Solar state of mind.
Summary: In a region with thousands of hours of sunshine a year, the solar energy industry is in its infancy. Can Saudi Arabia lead the way in harnessing a new source of energy?
The feasibility of harnessing Saudi Arabia's vast resource of solar energy has been studied as far back as the 1960s. Yet for all the research, the outcome has always been the same: Converting solar energy into electricity is just too expensive. This leaves fossil fuels - primarily diesel - as the main source of energy for the country's electricity power plants.
Yet recent indications suggest that this might soon change, although no one involved is getting too excited yet.
"I really do wish to say yes, since I was very optimistic 30 years ago, says Dr. Mohammed Bashrahil, electric generation expert and research manager at the Saudi Electric Company. "I expected more use and utilization of sun power in power generation, however I still have hope that one day we shall see a breakthrough in the field, so let's wait and see," he said.
Bashrahil also said that a deciding factor in whether solar power can finally be an economic alternative is the advancement in modern technology. "Solar power research and development has been increasing and implemented during the end of the last decade and hopefully will increase in this decade," he said.
With demand for electricity rising at 6 percent per year, coupled with an increasing population, it would seem to be in the electric company's best interests to use solar energy to relieve the power burden.
Just how big is the problem? Saudi Arabia's Industry and Electricity Ministry has estimated that the country will require up to 20 gigawatts of additional power generation capacity by 2019, which will require an investment of at least $624 billion over the next 15 years to cope with the demand, with $46.9 of the investment figure for power investment alone.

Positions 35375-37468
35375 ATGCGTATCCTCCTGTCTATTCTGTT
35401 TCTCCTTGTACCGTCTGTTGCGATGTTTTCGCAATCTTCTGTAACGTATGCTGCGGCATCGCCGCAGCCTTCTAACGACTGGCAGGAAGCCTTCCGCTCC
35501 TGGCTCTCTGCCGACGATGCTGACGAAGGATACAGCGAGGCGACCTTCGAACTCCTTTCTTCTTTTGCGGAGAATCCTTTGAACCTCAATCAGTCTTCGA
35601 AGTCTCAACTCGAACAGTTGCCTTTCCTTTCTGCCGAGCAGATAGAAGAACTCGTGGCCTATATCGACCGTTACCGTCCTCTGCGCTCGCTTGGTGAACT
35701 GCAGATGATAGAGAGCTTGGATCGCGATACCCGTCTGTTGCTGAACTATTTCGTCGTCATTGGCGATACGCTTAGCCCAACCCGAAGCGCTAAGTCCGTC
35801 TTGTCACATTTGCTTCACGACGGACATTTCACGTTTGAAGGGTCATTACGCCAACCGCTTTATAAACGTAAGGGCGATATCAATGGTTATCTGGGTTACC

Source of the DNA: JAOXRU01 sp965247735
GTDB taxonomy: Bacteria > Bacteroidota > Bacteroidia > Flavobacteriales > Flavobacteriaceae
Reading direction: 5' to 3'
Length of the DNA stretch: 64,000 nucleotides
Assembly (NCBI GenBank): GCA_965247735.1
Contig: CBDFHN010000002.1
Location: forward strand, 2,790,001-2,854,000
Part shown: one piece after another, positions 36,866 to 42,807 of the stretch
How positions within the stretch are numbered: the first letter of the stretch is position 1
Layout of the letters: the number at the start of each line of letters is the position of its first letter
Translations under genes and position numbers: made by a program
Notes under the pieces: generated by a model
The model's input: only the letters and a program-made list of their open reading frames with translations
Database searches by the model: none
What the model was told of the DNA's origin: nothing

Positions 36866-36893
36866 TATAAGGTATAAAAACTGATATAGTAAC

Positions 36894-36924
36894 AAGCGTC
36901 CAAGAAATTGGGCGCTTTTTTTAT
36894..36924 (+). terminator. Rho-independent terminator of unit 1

However, Bashrahil is clear that solar energy is not the complete solution to these problems. "Solar radiation is one of the alternatives to fossil fuels to generate electric power, but not the only one. Even though it is used, it will not replace oil, coal, nuclear, and other various other sources of generating thermal power used to run power plants."
He also says that all solar power plants in the country - either thermal or photovoltaic - are research plants, much smaller than others around the world. For example, the biggest solar thermal power plant in the American state of Nevada produces 64MW and the largest in Europe, in Spain, produces 60MW.
"The total produced in 2008 in Saudi Arabia is approximately 34,000MW. So you can see the magnitude of the power needed in Saudi Arabia, with the power in developed countries being much greater."
April 2009 estimates released by the American Department of Energy stated Aathat the cost comparison between fossil fuel and solar power to produce a kilowatt of electricity is 25 cents to 50 cents a kilowatt hour for sun power while oil-fired or conventional power is half that at just 12 cents.
"But in Saudi Arabia that price is even lower at only 3.2 cents a kilowatt," Bashrahil says. "Solar energy is not feasible compared to conventional fuels and is only feasible at smaller plants in remote areas and for certain applications."
However, statistics recently published in the 'Saudi Commerce & Economic Review' estimated that as much as 7,000 watts of energy per square meter fall on Saudi Arabia for 12 hours each day.
Because of this potential and the increasing electricity demand, many local and international entities are teaming up to bring prices down and make solar energy a feasible energy source.
Saudi Aramco is one just conglomerate that has been involved in researching solar energy and has met with international representatives such as Japanese refiners and solar panel manufacturers Show Shell Sekiyu.
They signed a memorandum of understanding last year agreeing to continue testing and to build a 10-megawatt pilot power plant as the first step in developing a countrywide solar energy strategy.
King Abdullah University of Science and Technology in Thuwal, 80 kilometers north of Jeddah, is also planning to build a 2-megawatt power plant to researchAasolar energy.